Authors’ Note: Over the course of a decade, from 2006 to 2016, members of a Latino-led movement in Maricopa County waged an energetic resistance against Sheriff Joe Arpaio, discriminatory policing by his agency, and the laws and policies that enabled it.
Maricopa County residents of Latino descent, including U.S. citizens, felt targeted by Arpaio’s shock-and-awe immigration-themed sweeps of neighborhoods in which deputies arrested undocumented immigrant drivers and passengers and provoked terror and outrage in the Latino community.
The resistance sought justice in the halls of Congress, the voting booth, the public square, the streets and the courts. Maricopa County Latino drivers and passengers brought a class action racial profiling lawsuit against Arpaio and his agency. A federal judge ruled that Arpaio and his deputies had engaged in unconstitutional policing.
Arpaio lost his election for Maricopa County sheriff after 24 years in that office. The former sheriff was subsequently convicted of criminal contempt of court only to be pardoned by then president Donald J. Trump, who later lost Arizona in 2020 to Joe Biden. The resistance is credited with helping transform Arizona into a battleground state.
This adapted excerpt from the new nonfiction book, "Driving While Brown: Sheriff Joe Arpaio versus the Latino Resistance," by Terry Greene Sterling and Jude Joffe-Block (University of California Press), recounts a 2012 scene witnessed by the authors outside the federal courthouse in Phoenix.
The scene features Carlos Garcia, a former Tucsonan who is now a Phoenix City Council member. A graduate of Desert View High School, Garcia was born in Sonora and lived for several years as an undocumented immigrant in Tucson — an experience that shaped his unique brand of activism.
Excerpt from "Driving While Brown: Sheriff Joe Arpaio versus the Latino Resistance":
“Arrest Arpaio! Not the people!” Carlos Garcia chanted with other young protesters outside the courthouse.
It was July 2012. Inside the courtroom, Maricopa County Sheriff Joe Arpaio testified that his deputies had not racially profiled Latino drivers and passengers.
But for now, Garcia didn’t want the media to report only on “attorneys coming to save the day.”
Garcia was a leader of the Puente Human Rights Movement. The group’s volunteers were already nationally known for organizing colorful and daring street protests that aimed to keep the pressure on both Arpaio and the Obama administration, which so far had failed to deliver immigration reform during the president’s first term.
At 29, Garcia was at odds with some older members of the Latino-led resistance who trusted that institutions – like the courts – would help them get rid of Arpaio. They also believed Democrats would one day deliver immigration reform.
Garcia believed people vulnerable to deportation should have the tools to defend themselves and not rely on institutions.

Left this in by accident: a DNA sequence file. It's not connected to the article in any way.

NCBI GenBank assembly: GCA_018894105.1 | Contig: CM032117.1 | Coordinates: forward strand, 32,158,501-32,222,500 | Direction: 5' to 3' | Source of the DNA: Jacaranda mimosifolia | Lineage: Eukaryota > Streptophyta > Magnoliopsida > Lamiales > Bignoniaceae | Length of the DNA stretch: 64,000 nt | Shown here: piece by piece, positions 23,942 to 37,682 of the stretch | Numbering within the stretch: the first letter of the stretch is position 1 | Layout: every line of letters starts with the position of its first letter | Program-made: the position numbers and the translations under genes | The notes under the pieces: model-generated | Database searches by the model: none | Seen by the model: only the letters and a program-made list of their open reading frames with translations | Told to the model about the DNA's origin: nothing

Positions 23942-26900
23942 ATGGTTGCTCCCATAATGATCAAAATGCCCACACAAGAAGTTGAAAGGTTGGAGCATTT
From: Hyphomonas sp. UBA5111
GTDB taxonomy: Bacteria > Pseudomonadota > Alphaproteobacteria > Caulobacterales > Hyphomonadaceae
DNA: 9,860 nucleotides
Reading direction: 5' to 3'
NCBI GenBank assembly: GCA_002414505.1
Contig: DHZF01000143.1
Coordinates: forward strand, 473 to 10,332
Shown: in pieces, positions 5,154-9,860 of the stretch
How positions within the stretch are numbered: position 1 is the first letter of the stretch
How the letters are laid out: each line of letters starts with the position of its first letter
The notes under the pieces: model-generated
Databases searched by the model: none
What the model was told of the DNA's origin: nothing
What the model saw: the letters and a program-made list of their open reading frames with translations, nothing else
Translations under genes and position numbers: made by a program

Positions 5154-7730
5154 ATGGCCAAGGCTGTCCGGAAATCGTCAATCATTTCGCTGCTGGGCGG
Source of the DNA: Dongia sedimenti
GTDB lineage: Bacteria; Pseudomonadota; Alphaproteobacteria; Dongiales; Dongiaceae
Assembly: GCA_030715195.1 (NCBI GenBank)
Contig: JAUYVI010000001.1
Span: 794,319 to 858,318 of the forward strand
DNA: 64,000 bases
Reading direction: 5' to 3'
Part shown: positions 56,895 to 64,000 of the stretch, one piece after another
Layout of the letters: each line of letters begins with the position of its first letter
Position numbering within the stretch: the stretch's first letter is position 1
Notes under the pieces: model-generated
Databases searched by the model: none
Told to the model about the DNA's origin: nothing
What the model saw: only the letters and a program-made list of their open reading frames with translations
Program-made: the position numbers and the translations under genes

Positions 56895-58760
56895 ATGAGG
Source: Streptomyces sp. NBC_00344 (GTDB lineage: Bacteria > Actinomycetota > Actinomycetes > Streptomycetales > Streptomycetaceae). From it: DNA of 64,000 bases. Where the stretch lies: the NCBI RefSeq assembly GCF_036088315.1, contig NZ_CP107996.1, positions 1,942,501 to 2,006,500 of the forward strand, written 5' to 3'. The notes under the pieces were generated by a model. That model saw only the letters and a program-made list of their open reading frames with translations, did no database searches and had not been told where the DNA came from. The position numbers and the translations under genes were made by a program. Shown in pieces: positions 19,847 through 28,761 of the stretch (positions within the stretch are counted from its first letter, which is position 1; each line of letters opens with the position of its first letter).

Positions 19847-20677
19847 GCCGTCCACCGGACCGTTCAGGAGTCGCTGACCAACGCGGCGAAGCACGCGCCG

The U.S. Supreme Court had just allowed a key provision of SB 1070 to take effect. It required local police to inquire about the immigration status of people they suspected of being undocumented.
The court’s ruling only cemented Garcia’s reluctance to count on the judiciary. Nor did he trust Democrats. Deportations under Obama far outpaced the deportations of the Bush administration.
Garcia had already felt the sting of the Obama deportations. One cousin had been deported. Another cousin was sitting in a federal detention center awaiting an immigration court hearing.
The Obama administration had publicly sided with immigrant rights advocates by having its justice department conduct a civil rights investigation of Arpaio, by challenging Arizona’s SB 1070 in the Supreme Court, by suggesting ICE use “prosecutorial discretion” when deciding which deportation cases to pursue, and by revoking Arpaio’s 287(g) partnership that had once allowed his office to enforce federal immigration laws.
But nevertheless, ICE officials were still quietly scooping up undocumented people who had landed in Arpaio’s jails.
So, when Arpaio’s racial profiling trial broke for lunch, Puente launched the group’s boldest action to date.
Standing in the searing July sun, four Puente members outed themselves to the media as undocumented immigrants and then sat down at a busy intersection just east of the federal courthouse.
Each protester sat on one corner of an enormous poster carpeting the hot asphalt.
The poster read: No Papers No Fear: Sin Papeles y Sin Miedo.
The protesters were doing exactly what most undocumented people wanted to avoid. They put themselves in the dangerous position of getting booked into Arpaio’s Fourth Avenue jail where ICE agents might choose to deport them.
One protester, Leticia Ramirez, hugged her young daughter before her imminent arrest. “Give a kiss to your brother and your papi, OK?” she told her child in Spanish.
Minutes later, Phoenix police took all four protesters into custody.
Since all four protesters had clean records. Garcia hoped ICE would use its “prosecutorial discretion” to not deport the immigrants if Puente kept the pressure on and the media amplified the story.
As it turned out his strategy was on target.
Three protesters were released from jail that afternoon. The fourth, Miguel Guerra, was transferred from jail to ICE custody. It was a harrowing night. Garcia stayed up with Guerra’s family.
Puente alerted the media and eventually pressured ICE to release Guerra.
The daring act was so well covered by news outlets that it could not be ignored by the public. Garcia and the protesters had clearly delivered their message.
Being bold had paid off.